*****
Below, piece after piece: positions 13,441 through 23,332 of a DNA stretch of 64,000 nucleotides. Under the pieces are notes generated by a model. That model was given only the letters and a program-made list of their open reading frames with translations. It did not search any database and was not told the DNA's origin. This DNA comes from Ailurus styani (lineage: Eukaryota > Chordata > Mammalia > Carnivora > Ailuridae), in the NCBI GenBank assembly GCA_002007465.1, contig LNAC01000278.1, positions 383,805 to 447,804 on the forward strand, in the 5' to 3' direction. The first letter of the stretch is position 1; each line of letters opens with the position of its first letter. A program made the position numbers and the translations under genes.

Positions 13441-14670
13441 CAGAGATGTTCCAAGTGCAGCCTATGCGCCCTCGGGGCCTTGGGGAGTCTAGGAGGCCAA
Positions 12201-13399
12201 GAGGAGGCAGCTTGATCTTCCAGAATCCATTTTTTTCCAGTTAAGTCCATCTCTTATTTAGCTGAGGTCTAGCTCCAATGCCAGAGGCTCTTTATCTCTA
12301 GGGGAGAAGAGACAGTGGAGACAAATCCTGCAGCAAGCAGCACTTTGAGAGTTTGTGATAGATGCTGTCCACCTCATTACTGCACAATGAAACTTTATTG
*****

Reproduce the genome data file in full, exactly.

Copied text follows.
Below, piece after piece: positions 13,441 through 23,332 of a DNA stretch of 64,000 nucleotides. Under the pieces are notes generated by a model. That model was given only the letters and a program-made list of their open reading frames with translations. It did not search any database and was not told the DNA's origin. This DNA comes from Ailurus styani (lineage: Eukaryota > Chordata > Mammalia > Carnivora > Ailuridae), in the NCBI GenBank assembly GCA_002007465.1, contig LNAC01000278.1, positions 383,805 to 447,804 on the forward strand, in the 5' to 3' direction. The first letter of the stretch is position 1; each line of letters opens with the position of its first letter. A program made the position numbers and the translations under genes.

Positions 13441-14670
13441 CAGAGATGTTCCAAGTGCAGCCTATGCGCCCTCGGGGCCTTGGGGAGTCTAGGAGGCCAA
Positions 12201-13399
12201 GAGGAGGCAGCTTGATCTTCCAGAATCCATTTTTTTCCAGTTAAGTCCATCTCTTATTTAGCTGAGGTCTAGCTCCAATGCCAGAGGCTCTTTATCTCTA
12301 GGGGAGAAGAGACAGTGGAGACAAATCCTGCAGCAAGCAGCACTTTGAGAGTTTGTGATAGATGCTGTCCACCTCATTACTGCACAATGAAACTTTATTG